On Tuesday, the SWRCB announced a temporary suspension of all curtailments under the August 20 curtailment orders issued to water rightsholders in the Sacramento-San Joaquin Delta (Delta) Watershed. There is no estimated end date for this suspension. You can see updates to your curtailment status on the Delta Watershed Curtailment Status List webpage. More information about the SWRCB response to drought in the Delta Watershed can be found on the Delta Drought webpage.
On Wednesday, the SWRCB announced a temporary suspension of certain curtailments in the Russian River Watersheds. As of Thursday, all curtailments in the Lower Russian River Watershed are temporarily suspended. This is the area of the watershed that drains towards Dry Creek, or is downstream of where the Russian River meets Dry Creek. The Upper Russian River Watershed makes up the rest of the Russian River Watershed. On Friday, the SWRCB announced temporary suspensions to curtailments for all water rightsholders in the Upper Russian River Watershed. These suspensions became effective on Saturday at noon. You can find more information on curtailments for the Russian River Watersheds on the Russian River Drought Response webpage.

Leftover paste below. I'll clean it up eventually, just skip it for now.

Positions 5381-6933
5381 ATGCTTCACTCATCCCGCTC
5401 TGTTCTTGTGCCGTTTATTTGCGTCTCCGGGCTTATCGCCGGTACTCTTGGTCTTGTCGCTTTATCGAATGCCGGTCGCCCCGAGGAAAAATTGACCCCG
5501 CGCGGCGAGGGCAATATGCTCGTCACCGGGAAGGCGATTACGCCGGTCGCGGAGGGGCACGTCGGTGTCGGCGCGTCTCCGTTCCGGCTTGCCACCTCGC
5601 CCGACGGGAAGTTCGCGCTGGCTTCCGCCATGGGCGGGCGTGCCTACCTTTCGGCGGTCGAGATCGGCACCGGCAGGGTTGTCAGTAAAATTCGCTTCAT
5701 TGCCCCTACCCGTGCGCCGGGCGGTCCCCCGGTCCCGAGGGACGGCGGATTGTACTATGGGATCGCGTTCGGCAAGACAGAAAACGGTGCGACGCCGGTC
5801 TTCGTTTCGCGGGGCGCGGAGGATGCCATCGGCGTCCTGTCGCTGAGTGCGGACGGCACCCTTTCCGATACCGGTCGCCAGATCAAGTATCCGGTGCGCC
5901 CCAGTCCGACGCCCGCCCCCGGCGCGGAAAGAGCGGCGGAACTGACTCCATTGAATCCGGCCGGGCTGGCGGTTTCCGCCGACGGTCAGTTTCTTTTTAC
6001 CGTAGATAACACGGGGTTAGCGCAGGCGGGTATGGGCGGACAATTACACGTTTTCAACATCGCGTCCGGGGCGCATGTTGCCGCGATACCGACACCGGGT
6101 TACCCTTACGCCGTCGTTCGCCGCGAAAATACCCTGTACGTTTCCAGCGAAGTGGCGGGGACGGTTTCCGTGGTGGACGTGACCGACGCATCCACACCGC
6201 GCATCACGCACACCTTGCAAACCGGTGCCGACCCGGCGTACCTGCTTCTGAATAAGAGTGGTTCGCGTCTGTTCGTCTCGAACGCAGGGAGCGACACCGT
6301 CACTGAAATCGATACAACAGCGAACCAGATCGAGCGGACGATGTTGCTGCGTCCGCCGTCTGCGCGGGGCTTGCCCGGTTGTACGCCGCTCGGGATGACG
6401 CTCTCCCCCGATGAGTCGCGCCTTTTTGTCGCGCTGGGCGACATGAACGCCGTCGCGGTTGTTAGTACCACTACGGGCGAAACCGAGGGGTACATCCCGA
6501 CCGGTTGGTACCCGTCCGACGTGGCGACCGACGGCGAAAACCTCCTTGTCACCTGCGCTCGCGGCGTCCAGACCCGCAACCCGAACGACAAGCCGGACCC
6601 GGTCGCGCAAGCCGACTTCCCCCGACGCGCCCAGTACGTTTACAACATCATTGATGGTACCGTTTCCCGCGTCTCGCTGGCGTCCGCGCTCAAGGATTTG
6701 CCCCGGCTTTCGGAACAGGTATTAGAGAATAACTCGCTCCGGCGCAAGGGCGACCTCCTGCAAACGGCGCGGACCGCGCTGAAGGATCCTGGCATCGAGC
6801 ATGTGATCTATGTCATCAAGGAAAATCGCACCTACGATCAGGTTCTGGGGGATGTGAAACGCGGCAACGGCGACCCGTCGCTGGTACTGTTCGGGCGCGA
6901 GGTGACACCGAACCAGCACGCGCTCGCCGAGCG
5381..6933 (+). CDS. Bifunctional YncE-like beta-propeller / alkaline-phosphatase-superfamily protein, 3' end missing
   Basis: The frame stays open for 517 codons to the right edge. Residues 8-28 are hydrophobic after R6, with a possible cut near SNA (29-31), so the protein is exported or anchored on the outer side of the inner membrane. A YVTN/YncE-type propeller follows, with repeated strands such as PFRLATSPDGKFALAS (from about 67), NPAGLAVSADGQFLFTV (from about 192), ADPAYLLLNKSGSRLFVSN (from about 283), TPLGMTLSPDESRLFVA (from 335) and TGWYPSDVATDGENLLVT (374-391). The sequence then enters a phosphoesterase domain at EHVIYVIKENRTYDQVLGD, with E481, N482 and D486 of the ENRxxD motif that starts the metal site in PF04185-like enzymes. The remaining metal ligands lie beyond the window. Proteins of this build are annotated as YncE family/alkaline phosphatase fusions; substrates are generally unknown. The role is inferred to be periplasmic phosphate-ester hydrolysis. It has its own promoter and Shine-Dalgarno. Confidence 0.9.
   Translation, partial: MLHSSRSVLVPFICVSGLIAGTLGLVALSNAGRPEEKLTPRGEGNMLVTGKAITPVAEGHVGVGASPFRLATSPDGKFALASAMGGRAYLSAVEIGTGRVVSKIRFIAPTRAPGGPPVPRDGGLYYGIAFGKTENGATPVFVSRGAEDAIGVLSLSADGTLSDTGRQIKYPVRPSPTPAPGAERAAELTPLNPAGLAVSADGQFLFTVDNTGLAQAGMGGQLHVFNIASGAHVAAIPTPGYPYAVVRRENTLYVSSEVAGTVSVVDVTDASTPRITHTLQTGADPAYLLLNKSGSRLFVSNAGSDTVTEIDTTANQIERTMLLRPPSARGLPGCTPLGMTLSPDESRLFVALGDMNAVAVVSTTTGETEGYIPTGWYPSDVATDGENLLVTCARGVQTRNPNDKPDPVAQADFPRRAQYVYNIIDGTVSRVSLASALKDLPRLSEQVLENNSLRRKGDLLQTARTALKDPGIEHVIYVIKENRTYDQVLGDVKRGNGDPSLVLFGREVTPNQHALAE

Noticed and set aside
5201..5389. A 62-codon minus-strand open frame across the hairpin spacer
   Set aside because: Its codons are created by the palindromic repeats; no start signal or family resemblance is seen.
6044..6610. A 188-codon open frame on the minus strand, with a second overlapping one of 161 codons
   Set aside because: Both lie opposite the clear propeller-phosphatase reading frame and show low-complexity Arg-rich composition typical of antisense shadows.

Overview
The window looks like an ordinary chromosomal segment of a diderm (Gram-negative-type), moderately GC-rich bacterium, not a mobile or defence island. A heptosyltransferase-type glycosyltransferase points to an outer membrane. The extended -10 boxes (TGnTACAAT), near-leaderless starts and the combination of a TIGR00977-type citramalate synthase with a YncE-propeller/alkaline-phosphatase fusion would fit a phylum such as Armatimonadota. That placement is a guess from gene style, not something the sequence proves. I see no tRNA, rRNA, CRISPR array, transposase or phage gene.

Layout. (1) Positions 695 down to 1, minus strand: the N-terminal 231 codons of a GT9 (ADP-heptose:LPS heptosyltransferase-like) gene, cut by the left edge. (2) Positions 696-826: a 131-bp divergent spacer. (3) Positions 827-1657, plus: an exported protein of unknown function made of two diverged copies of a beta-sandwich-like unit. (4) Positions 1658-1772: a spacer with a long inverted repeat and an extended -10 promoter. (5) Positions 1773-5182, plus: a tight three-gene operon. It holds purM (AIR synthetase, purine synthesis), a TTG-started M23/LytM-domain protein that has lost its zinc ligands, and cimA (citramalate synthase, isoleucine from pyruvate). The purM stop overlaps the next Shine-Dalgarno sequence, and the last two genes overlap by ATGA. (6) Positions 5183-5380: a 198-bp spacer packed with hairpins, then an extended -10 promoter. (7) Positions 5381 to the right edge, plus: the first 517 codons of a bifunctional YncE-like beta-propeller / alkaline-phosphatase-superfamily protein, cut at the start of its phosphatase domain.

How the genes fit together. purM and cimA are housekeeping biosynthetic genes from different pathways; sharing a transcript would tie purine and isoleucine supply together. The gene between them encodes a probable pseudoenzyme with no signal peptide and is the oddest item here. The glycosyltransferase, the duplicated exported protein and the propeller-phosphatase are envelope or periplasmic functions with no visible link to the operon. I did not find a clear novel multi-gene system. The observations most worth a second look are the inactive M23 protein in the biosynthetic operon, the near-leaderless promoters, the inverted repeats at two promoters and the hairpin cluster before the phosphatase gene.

CCA will continue to monitor drought conditions and provide information on any further updates from the SWRCB. For assistance with compliance issues, ranchers may contact the Rancher Technical Assistance Program at (916) 406-6902 or firstname.lastname@example.org.
CDFW Issues Quarterly Wolf Updates
Last week, the California Department of Fish and Wildlife issued its “Quarterly Wolf News” update, covering the period from July to September.
The report details that there are at least seven wolves currently active in the Lassen Pack (three adults or yearlings and four pups) despite the Dixie Fire burning throughout much of the Pack’s range. The Whaleback Pair in Siskiyou County is known to have produced at least seven pups this year. The Beckwourth Pack, which range throughout Plumas and Sierra counties, are not known to have reproduced, according to the report.
The report also notes the likely presence of OR-93 in southern California and OR-103’s confirmed presence in Siskiyou County, noting that CDFW has “regularly detected dispersing wolves in California since December 2011, and it is likely that a small number of uncollared dispersers exist in the state at any moment in time.”
No livestock depredations by wolves were reported to CDFW throughout the quarter.